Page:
both parents unless the court finds that a parent is unable to act in the
best interest of the child;
(2) Custody may be awarded to persons other than the father or mother whenever the award serves the best interest of the child. Any person who has had de facto custody of the child in a stable and wholesome home and is a fit and proper person shall be entitled prima facie to an award of custody;
(3) If a child is of sufficient age and capacity to reason, so as to form an intelligent preference, the child's wishes as to custody shall be considered and be given due weight by the court;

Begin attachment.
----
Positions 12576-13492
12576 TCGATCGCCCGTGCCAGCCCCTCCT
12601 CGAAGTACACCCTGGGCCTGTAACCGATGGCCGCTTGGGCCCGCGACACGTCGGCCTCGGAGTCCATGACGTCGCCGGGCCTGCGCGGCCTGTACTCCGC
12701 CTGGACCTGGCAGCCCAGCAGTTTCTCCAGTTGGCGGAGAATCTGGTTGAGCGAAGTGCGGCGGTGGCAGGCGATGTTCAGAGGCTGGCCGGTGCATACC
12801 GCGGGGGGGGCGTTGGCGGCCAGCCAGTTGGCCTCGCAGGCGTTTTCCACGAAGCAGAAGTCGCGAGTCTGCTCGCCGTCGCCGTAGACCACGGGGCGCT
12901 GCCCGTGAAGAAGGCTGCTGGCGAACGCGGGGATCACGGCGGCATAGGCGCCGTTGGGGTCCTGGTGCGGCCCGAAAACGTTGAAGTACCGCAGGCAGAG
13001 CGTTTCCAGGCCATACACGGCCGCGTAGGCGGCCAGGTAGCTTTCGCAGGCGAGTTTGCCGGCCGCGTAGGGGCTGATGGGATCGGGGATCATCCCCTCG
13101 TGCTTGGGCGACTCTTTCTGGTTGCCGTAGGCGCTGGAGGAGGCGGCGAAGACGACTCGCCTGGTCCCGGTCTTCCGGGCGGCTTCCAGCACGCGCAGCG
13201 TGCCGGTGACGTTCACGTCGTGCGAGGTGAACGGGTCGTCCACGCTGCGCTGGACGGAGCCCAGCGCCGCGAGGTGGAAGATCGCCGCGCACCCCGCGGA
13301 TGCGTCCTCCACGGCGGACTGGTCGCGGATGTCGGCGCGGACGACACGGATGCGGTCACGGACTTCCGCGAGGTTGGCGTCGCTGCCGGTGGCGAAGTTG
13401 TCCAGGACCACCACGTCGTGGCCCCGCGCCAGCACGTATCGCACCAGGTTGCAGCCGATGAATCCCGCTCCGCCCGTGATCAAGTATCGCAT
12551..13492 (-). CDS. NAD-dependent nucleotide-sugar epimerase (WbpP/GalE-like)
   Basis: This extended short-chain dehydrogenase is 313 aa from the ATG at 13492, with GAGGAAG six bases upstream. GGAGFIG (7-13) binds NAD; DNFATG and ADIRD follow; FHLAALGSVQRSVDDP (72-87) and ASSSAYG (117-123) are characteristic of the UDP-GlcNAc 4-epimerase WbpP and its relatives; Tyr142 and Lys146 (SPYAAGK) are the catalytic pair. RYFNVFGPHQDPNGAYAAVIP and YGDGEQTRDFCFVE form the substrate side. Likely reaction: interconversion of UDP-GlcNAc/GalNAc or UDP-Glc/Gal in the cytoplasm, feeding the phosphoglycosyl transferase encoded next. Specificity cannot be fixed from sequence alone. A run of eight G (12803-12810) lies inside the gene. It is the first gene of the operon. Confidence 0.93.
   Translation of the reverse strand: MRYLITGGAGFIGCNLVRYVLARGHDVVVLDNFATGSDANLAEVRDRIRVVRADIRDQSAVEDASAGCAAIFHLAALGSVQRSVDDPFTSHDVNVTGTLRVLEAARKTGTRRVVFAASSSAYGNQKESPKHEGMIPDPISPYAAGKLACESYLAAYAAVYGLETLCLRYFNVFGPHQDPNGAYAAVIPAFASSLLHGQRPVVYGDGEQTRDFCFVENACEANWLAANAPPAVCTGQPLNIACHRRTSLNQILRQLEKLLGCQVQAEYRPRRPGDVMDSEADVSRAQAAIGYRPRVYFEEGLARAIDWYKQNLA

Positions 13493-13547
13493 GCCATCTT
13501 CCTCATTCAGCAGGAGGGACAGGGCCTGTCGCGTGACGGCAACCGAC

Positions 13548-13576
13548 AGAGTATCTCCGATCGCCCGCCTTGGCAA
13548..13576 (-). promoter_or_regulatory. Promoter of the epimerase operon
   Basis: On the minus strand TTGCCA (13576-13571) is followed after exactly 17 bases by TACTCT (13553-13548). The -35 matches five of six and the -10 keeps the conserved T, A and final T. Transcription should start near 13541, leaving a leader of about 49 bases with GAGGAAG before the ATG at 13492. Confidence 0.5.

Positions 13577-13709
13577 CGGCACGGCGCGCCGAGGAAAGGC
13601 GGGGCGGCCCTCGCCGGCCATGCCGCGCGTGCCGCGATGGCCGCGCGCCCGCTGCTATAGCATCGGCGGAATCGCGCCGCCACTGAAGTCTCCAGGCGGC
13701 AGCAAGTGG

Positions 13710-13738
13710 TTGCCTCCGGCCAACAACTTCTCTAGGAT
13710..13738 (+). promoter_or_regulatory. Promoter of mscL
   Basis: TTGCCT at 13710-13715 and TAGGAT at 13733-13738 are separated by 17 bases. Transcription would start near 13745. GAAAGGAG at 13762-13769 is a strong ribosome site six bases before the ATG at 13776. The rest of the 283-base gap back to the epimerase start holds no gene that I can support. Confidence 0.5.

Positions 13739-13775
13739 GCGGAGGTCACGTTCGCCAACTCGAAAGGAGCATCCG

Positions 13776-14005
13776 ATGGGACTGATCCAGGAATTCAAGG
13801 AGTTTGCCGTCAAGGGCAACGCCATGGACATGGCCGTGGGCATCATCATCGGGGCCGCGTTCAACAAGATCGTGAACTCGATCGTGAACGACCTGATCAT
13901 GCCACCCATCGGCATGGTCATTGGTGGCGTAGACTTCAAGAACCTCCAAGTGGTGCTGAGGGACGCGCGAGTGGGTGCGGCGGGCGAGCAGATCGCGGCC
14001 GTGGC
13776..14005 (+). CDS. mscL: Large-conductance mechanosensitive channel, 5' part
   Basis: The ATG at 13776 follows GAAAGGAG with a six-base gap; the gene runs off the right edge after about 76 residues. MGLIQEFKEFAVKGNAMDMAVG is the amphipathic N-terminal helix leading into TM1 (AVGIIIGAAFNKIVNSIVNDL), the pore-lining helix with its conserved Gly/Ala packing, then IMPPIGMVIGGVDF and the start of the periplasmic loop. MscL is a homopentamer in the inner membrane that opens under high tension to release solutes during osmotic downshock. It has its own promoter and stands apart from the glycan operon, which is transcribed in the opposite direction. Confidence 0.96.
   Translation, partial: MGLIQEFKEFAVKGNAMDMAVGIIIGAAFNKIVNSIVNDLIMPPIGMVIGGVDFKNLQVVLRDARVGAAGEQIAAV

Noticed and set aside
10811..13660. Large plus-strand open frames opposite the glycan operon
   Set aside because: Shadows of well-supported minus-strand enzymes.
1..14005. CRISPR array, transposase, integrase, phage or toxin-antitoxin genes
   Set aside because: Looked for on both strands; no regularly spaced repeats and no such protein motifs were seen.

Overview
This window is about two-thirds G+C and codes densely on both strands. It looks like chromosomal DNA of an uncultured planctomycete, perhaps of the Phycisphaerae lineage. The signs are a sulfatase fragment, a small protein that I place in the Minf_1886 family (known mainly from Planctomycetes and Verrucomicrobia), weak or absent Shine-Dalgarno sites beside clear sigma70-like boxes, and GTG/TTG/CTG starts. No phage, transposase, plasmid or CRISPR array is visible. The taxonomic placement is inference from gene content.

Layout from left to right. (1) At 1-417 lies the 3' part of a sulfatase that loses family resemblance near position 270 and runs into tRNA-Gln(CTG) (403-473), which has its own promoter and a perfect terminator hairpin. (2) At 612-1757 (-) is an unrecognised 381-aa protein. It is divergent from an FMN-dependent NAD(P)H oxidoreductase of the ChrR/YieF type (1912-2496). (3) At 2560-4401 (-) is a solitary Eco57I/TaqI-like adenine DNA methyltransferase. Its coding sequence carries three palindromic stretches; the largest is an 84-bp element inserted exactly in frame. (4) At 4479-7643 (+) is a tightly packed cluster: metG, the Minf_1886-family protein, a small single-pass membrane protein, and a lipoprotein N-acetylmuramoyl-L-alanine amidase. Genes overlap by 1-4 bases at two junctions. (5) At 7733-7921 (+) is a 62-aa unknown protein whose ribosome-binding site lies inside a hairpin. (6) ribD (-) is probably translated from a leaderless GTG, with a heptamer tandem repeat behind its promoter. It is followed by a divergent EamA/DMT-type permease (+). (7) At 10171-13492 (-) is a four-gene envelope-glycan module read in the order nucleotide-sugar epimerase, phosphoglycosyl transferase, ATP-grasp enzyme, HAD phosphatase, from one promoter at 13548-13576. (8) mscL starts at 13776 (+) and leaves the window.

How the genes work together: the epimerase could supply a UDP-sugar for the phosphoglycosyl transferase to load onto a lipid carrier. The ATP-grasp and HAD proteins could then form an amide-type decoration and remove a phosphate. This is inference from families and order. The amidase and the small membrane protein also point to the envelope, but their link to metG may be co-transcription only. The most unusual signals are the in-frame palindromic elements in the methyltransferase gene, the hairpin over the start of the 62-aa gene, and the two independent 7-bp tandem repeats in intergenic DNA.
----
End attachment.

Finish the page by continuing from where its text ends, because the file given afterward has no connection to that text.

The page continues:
(4) Whenever good cause appears therefor, the court may require an investigation and report concerning the care, welfare, and custody of any minor child of the parties. When so directed by the court, investigators or professional personnel attached to or assisting the court, hereinafter referred to as child custody evaluators, shall make investigations and reports that shall be made available to all interested parties and counsel before hearing, and the reports may be received in evidence if no objection is made and, if objection is made, may be received in evidence; provided the person or persons responsible for the report are available for cross-examination as to any matter that has been investigated; and provided further that the court shall define the requirements to be a court-appointed child custody evaluator, the standards of practice, ethics, policies, and procedures required of court-appointed child custody evaluators in the performance of their duties for all courts, and the powers of the courts over child custody evaluators to effectuate the best interests of a child in a contested custody dispute pursuant to this section. Where there is no child custody evaluator available that meets the requirements and standards, or any child custody evaluator to serve indigent parties, the court may appoint a person otherwise willing and available;